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Patrick Tegge ’14 spent plenty of time as an undergraduate history major researching old documents and transcribing their content for his research, so when he learned about an opportunity for him to help as a volunteer with the Smithsonian Institute doing the same type of work, he jumped at the chance.

“As far as the transcription process goes, there are many transcription projects you can work on that pertain to your interests,” he says. “This includes historic documents focused on government, biology field notes, letters, music and much more.”

His work involves the Freedman’s Bureau, an organization established after the Civil War that helped newly freed slaves and poor white farmers adjust after the South’s agricultural industry’s collapse.

“The main goals were to provide food relief, establishing school and education, providing legal counsel and other services to help rebuild the South,” he says.

For every project, a team of three volunteers transcribes and proofreads the transcriptions multiple times. “This is all done online using scanned copies of the documents and a transcription program the Smithsonian uses,” Tegge says. “Once all three people approve, it then goes off to a professional at the Smithsonian for one more check. I have recently started a new position in March so I have done some proofreading and am working toward getting time to do the first transcription of some of the documents.”

Transcribing the documents so they’re accurate and available online helps preserve the original pieces and makes them accessible to historians, educators and the general public.

Tegge, who was also a McDonough Leadership Scholar, works for The Ohio State University Extension Office in Athens County as a SNAP-Ed Program Assistant. Funded by grants through the U.S. Department of Agriculture, the role focuses on the health and well-being of communities. His job focuses on nutrition programming to children, adults and senior citizens who receive SNAP (Supplemental Nutrition Assistance Program) benefits. The skills he learned as an education, history and McDonough student have allowed him to approach his work with the mindset of empowering his clients to make healthy choices within their reach, rather than applying unreasonable or unreachable expectations on them.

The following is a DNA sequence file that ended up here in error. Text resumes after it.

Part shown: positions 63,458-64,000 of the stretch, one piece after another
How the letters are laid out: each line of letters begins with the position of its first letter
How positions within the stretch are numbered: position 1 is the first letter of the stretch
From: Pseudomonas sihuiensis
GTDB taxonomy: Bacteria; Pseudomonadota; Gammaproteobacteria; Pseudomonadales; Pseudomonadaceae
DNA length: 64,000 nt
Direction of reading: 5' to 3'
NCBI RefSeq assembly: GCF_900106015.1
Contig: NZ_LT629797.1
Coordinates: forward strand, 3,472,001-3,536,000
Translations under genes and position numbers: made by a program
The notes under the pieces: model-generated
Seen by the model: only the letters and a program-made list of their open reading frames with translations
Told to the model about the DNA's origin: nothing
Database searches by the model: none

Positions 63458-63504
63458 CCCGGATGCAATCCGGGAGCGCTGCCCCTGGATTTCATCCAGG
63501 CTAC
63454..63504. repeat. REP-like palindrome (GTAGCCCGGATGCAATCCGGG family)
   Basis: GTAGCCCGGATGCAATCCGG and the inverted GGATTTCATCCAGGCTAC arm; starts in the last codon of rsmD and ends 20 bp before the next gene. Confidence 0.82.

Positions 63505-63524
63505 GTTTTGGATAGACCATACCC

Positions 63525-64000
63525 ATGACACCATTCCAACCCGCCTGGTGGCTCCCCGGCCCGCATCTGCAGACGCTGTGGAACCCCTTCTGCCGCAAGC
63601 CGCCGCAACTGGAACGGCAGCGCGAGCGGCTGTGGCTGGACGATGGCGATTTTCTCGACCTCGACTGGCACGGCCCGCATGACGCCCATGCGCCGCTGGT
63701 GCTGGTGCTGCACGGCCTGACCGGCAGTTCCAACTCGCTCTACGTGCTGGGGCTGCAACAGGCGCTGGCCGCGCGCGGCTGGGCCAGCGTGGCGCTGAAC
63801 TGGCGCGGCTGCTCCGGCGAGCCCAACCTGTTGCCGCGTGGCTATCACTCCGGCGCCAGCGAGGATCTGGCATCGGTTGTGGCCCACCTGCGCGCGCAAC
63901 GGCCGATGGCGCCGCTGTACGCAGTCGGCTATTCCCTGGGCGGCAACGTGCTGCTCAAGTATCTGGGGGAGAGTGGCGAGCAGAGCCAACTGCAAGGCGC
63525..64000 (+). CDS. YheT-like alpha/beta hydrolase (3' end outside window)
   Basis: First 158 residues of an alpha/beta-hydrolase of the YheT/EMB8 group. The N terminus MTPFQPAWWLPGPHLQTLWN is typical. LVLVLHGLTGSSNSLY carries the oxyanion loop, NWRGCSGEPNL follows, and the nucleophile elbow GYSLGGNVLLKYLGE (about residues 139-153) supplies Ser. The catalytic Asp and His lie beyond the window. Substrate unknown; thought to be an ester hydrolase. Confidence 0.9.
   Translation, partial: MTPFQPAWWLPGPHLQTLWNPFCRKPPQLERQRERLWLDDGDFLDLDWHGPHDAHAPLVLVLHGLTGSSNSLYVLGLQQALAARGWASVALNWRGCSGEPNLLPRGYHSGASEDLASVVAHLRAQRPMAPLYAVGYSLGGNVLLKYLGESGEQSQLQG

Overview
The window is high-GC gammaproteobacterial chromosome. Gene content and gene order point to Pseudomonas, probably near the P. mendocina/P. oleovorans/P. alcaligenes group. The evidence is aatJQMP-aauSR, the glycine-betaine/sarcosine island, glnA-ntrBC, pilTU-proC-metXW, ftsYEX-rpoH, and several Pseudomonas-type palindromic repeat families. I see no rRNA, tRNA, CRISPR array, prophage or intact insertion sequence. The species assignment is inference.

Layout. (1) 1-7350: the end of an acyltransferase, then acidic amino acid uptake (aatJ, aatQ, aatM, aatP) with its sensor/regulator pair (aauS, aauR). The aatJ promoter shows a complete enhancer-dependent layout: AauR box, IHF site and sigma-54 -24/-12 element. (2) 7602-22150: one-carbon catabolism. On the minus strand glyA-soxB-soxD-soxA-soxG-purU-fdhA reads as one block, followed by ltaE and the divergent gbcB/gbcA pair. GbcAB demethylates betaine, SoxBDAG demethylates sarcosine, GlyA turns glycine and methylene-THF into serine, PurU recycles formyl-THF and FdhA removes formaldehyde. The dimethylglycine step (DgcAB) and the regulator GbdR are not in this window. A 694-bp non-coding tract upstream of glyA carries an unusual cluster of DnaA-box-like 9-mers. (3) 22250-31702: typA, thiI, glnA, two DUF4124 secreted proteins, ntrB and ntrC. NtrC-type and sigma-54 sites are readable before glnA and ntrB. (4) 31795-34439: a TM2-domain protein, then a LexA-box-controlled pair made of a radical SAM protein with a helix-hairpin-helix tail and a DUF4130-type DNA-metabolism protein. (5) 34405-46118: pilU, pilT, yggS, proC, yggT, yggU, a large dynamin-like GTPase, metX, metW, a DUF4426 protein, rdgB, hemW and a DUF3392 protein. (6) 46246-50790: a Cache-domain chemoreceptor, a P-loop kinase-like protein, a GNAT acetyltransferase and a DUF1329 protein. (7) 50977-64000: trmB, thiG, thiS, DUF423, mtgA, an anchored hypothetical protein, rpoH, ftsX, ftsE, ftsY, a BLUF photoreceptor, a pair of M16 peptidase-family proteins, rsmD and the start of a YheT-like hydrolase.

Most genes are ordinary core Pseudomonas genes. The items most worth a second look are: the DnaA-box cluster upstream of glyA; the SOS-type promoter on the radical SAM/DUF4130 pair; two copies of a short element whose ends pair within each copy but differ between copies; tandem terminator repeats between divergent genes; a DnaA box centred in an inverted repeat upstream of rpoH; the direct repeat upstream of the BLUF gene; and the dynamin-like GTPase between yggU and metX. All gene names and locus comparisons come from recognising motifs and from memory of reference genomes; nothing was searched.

“We always tell our students that leadership is not about the leaders,” says Dr. Gama Perruci, Dean of McDonough. “It’s about their commitment to making a difference in their followers’ lives. Patrick certainly has taken this admonition to heart. He serves as a great example of how leadership can be transforming to everyone.”

Tegge’s Marietta experience prepared him for his volunteer work with the Smithsonian. His capstone project involved the Cornelius Ryan Archives at Ohio University. “In that collection there are handwritten notes that I had to read and get information from,” he says. “I feel that this helped in my current situation because reading handwriting is sometimes the most difficult part of transcribing these documents. In other classes, I was exposed to a range of historic documents that allowed me to learn and understand the differences in language used in different time periods. Most of these were already transcribed showing how this volunteering comes full circle.”

- Gi Smith